And, ironically, it comes at a time when the majority of the country is starting to reopen for business in the wake of the effects from the coronavirus pandemic.

The government comment period on the matter ended on Thursday, leaving the matter to a decision by the DOT, which has not said when it will issue a ruling according to USA Today.

Airlines are looking to drop service to conserve some desperately needed cash, with demand for air travel having dropped to unprecedented lows. At one point, screenings by the Transportation Security Administration (TSA) were off 94 percent compared to a similar date last year. But as a condition of accepting federal grants and loans as part of the CARES Act stimulus package, U.S. carriers needed to maintain the same amount of service it offered prior to the coronavirus impact as well as seek permission from the DOT to drop routes.

But the cuts could be devastating to small airports.

According to USA Today, Anthony Dudas, the airport director in Williston, North Dakota, said that the town is a gateway to the rich Bakken oil fields. Before the pandemic, it had five daily flights from United and Delta. Now, those flights have been reduced to one a day for each of the two airlines. If Delta is granted permission to suspend service, the community will be down even further – serving a $275 million airport that opened last year.

“While we understand the need for air carriers to have flexibility in adjusting schedules and services, we believe the impact from significantly reducing air service to western North Dakota will be enormous,” Dudas wrote.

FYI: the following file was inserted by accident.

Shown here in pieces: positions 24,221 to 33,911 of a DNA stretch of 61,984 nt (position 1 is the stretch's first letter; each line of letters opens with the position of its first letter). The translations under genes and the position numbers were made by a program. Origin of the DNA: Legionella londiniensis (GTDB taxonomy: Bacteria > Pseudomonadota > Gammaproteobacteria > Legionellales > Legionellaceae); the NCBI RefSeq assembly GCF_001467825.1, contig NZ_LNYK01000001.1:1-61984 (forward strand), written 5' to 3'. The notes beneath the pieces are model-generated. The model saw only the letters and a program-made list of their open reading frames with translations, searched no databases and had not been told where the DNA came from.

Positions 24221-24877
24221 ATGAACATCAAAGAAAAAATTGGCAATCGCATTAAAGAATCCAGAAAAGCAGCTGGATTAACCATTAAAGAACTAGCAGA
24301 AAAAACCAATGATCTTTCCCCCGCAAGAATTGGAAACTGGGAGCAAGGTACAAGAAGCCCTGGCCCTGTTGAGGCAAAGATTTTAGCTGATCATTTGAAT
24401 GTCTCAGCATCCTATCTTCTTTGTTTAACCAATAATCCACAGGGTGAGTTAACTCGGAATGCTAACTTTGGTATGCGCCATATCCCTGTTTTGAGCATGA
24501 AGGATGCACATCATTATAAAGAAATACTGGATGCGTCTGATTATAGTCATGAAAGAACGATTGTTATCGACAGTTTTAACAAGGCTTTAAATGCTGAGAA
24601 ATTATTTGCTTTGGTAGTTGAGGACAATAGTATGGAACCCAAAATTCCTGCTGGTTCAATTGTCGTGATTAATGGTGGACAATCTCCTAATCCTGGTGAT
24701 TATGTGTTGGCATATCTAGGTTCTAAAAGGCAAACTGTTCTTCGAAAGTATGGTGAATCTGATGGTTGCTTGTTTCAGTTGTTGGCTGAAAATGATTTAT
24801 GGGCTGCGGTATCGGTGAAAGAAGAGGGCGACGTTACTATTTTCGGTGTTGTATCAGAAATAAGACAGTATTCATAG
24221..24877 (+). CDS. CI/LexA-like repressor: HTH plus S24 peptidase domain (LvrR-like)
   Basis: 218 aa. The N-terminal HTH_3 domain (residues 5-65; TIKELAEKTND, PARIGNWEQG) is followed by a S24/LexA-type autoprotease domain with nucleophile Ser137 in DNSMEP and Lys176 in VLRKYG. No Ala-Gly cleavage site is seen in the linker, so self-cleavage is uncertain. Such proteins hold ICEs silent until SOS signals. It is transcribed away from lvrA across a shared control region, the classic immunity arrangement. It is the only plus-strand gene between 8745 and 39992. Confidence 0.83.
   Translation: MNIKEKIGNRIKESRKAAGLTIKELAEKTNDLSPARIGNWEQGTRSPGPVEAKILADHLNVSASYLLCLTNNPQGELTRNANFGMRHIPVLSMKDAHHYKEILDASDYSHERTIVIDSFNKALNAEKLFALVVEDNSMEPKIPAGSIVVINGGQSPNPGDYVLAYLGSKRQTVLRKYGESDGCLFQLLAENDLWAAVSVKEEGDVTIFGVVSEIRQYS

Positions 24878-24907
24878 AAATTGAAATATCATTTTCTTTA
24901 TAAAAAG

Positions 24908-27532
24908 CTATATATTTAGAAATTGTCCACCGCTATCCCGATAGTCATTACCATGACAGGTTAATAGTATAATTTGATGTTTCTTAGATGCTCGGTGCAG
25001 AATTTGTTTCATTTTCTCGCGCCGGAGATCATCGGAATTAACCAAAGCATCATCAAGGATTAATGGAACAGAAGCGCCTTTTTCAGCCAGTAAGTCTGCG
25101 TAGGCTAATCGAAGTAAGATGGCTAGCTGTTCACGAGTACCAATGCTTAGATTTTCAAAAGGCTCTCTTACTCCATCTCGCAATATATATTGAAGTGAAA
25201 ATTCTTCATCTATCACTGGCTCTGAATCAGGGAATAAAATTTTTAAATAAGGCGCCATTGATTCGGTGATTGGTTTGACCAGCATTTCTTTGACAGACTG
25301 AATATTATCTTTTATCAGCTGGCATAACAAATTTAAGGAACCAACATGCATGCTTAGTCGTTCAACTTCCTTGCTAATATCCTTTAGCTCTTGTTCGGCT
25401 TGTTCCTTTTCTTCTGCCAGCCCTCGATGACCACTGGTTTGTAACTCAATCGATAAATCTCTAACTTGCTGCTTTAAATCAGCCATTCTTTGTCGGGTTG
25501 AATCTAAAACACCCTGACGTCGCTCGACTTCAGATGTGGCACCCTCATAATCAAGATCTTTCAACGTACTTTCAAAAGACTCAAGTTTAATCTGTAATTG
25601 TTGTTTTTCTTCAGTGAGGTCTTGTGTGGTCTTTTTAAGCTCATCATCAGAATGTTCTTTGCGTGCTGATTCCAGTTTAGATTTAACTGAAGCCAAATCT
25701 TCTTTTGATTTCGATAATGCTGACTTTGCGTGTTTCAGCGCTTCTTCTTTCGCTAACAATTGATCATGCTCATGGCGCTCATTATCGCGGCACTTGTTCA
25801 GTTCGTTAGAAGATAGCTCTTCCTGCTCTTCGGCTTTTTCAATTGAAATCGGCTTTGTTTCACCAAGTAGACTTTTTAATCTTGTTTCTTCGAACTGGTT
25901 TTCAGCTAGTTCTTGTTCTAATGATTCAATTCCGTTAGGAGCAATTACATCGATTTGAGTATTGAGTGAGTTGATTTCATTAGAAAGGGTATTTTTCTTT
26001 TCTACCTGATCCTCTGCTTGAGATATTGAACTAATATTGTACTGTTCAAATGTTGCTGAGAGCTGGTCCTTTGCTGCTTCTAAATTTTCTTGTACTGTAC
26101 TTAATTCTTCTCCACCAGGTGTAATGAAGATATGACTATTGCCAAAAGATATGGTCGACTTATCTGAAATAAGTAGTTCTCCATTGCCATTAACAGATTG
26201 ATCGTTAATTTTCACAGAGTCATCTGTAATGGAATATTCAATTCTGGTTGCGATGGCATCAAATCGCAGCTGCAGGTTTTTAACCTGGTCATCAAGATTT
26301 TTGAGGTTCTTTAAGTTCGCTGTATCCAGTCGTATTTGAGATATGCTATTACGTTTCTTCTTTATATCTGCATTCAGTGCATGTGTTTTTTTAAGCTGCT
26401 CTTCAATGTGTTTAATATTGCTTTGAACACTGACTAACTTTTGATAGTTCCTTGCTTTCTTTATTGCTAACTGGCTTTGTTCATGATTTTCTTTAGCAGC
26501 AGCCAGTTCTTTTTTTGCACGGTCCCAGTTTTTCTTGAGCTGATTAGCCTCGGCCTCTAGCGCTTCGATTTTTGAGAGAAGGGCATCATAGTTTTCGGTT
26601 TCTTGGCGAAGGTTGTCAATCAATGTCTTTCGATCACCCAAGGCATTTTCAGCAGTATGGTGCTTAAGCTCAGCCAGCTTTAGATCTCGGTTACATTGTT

Here is the list of cities that could be dropped.


Charleston, South Carolina

Columbus, Ohio

El Paso, Texas

New Orleans

San Antonio, Texas


New Orleans

Ogdensburg, New York

Palm Springs, California

San Antonio

Springfield, Illinois

Tucson, Arizona


Aspen, Colorado

Eagle, Colorado

Montrose/Delta, Colorado

Worcester, Massachusetts


Portland, Maine

Corvus Airlines

Goodnews Bay, Alaska

Kodiak, Alaska

Napakiak, Alaska

Napaskiak, Alaska

Platinum, Alaska


Aspen, Colorado

Bangor, Maine

Erie, Pennsylvania

Flint, Michigan

Fort Smith, Arkansas

Lincoln, Nebraska

New Bern/Morehead/Beaufort, North Carolina

Peoria, Illinois

Santa Barbara, California

Scranton/Wilkes-Barre, Pennsylvania

Williston, North Dakota


Sarasota/Bradenton, Florida


Greenville/Spartanburg, South Carolina

Mobile, Alabama

Palm Springs

Portland, Maine

Tyler, Texas


Albuquerque, New Mexico

Palm Springs

Sacramento, California

Sarasota/Bradenton, Florida

Worcester, Massachusetts

Seaborne Virgin Islands

Charlotte Amalie, Virgin Islands

Christiansted, Virgin Islands

Culebra, Puerto Rico

San Juan, Puerto Rico

Vieques, Puerto Rico


Charlotte Amalie, Virgin Islands

Huntsville, Alabama

Key West, Florida

Tallahassee, Florida

Tampa, Florida


Asheville, North Carolina

Charlotte Amalie, Virgin Islands

Christiansted, Virgin Islands

Greensboro/High Point, North Carolina

Plattsburgh, New York


Nashville, Tennessee


Madison, Wisconsin


Portland, Oregon


St. Louis, Missouri


Allentown/Bethlehem/Easton, Pennsylvania

Charlotte Amalie

Chattanooga, Tennessee

Fairbanks, Alaska

Hilton Head, South Carolina

Ithaca/Cortland, New York

Kalamazoo, Michigan

Key West, Florida

Lansing, Michigan

Myrtle Beach, South Carolina

Rochester, Minnesota